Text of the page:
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Battery charging

My boat has 4 leisure batteries, but no fixed charger.it is currently in a marina with 240 v power available, will a normal car battery charger be sufficient to charge the battery bank, and if so how should it be connected? I am not intending to leave it on unless I'm there. I am currently having to run the engine to charge them, although I have two solar panels at this time of year they are not sufficient to make up for the power I use when aboard.

Asked by: Kevin Cracknell  | 4.15pm, Tuesday 18 November

WW says:

A car battery charger can be used to charge up your batteries on a temporary basis; simply connect the crocodile clips to the battery terminals. This however is not the best solution as the Boat Safety Scheme does not allow crocodile or temporary battery connections as they can overheat and cause fire; and car battery chargers are often not specified for long term use.
The best solution is to install a marine multistage battery charger which can be left on and will keep the batteries in tip top condition. This will be permanently wired in with fuses close to the batteries. The charger will charge at a high rate until it detects that the battery is fully charged: it will switch to a low current float mode to maintain the fully charged state. Some also have anti-sulphation pulse modes which switch in occasionally to condition the batteries. Separate outputs enable independent charging of the starter and bow thruster batteries as well as the cabin.
Although it may seem to be an expensive option, the money saved through increased battery life usually justifies the investment.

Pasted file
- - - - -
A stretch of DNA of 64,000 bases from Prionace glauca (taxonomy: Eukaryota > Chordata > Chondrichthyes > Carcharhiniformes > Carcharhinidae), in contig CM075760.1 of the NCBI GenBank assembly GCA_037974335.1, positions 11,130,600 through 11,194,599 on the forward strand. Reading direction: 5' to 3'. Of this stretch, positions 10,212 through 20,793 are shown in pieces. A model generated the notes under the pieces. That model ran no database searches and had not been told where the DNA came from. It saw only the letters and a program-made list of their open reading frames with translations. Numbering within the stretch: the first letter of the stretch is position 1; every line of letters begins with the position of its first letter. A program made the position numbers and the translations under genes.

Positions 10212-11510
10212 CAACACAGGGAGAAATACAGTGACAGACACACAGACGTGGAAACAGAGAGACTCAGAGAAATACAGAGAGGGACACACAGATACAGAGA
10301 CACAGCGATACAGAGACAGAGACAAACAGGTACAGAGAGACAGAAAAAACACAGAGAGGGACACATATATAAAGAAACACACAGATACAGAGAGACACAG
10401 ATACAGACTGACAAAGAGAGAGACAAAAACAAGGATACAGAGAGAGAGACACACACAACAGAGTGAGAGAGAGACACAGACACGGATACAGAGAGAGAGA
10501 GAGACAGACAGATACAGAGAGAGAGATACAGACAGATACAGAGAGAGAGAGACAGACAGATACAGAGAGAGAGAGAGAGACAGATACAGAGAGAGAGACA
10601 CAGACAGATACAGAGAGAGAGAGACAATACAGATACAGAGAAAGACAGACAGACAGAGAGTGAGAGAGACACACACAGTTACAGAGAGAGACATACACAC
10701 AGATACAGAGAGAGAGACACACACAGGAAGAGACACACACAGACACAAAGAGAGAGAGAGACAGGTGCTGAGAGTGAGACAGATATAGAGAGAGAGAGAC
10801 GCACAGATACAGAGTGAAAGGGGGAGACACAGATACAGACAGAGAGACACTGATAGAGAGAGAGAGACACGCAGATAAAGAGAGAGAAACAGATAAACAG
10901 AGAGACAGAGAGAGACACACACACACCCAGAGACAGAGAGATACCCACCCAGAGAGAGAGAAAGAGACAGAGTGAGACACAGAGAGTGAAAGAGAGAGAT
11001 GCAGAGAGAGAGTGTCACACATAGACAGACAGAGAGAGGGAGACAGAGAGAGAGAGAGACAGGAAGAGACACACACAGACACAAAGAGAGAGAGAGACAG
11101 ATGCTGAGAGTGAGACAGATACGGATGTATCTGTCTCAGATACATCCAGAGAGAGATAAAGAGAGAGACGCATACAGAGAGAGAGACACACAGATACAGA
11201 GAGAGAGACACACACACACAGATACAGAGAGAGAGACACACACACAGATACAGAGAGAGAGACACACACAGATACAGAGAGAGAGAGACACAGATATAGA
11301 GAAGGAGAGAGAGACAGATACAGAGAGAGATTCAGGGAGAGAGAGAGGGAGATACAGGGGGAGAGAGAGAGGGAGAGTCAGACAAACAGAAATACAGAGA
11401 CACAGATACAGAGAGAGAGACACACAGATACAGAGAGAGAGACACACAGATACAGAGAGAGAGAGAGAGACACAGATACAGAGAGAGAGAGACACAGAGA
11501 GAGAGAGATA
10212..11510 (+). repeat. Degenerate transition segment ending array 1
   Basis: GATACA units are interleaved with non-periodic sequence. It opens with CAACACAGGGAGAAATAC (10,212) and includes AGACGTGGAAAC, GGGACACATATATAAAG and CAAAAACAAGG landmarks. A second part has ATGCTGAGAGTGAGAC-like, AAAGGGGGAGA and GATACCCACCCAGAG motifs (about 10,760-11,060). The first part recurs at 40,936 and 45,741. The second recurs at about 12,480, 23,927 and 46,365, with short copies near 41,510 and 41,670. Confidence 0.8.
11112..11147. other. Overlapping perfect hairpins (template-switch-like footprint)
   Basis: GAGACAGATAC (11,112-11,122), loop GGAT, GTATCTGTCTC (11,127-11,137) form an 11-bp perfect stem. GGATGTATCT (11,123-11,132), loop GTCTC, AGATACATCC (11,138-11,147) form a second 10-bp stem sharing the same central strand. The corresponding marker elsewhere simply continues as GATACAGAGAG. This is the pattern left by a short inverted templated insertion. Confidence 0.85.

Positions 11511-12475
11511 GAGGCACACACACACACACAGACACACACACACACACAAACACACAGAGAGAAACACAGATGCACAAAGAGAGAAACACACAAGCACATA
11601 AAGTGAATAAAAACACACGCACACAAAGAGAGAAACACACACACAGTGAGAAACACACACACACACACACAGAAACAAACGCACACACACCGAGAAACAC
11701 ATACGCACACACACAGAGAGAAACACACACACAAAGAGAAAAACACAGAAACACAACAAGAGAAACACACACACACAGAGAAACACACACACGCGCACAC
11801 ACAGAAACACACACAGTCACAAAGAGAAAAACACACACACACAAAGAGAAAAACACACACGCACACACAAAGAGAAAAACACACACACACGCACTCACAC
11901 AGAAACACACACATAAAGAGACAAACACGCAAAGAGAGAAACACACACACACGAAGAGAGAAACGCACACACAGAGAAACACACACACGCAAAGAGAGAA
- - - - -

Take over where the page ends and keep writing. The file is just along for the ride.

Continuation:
Rupert Smedley  | 6.23PM, Tuesday 18 November

Also, to add to Ruperts comments, a car battery charger will not produce enough current or sufficient voltage to adequately charge the batteries- a general rule of thumb is a current production in amps that is around 10% of the capacity in amp hours. So, for example, four leisure batteries of 110Ah each would need a charger of around 40A. Smaller chargers will be ble to return some of the charge, but would be unable to bring the battery up to a full state. You might find that the internal resistance of the battery causes some cheaper automotive chargers to either shut down early, or the converse, and keep working hard until they overheat. Just a word of warning there- keep an eye on the charger, and ensure that it is kept well ventilated, but also dry, and don't expect anywhere near the performance of a dedicated four-stage charger

Mark Langley  | 10.31PM, Tuesday 18 November

Readers say:

Many thanks, could you suggest a suitable charger, I have four 110 ah batteries, plus engine and bow thruster batteries.

Kevin Cracknell  | 7.57PM, Wednesday 19 November

Could you suggest a suitable product that will do the job, I have four 110ah batteries, plus engine and bow thruster which are separate.

Kevin Cracknell  | 11.18AM, Friday 21 November

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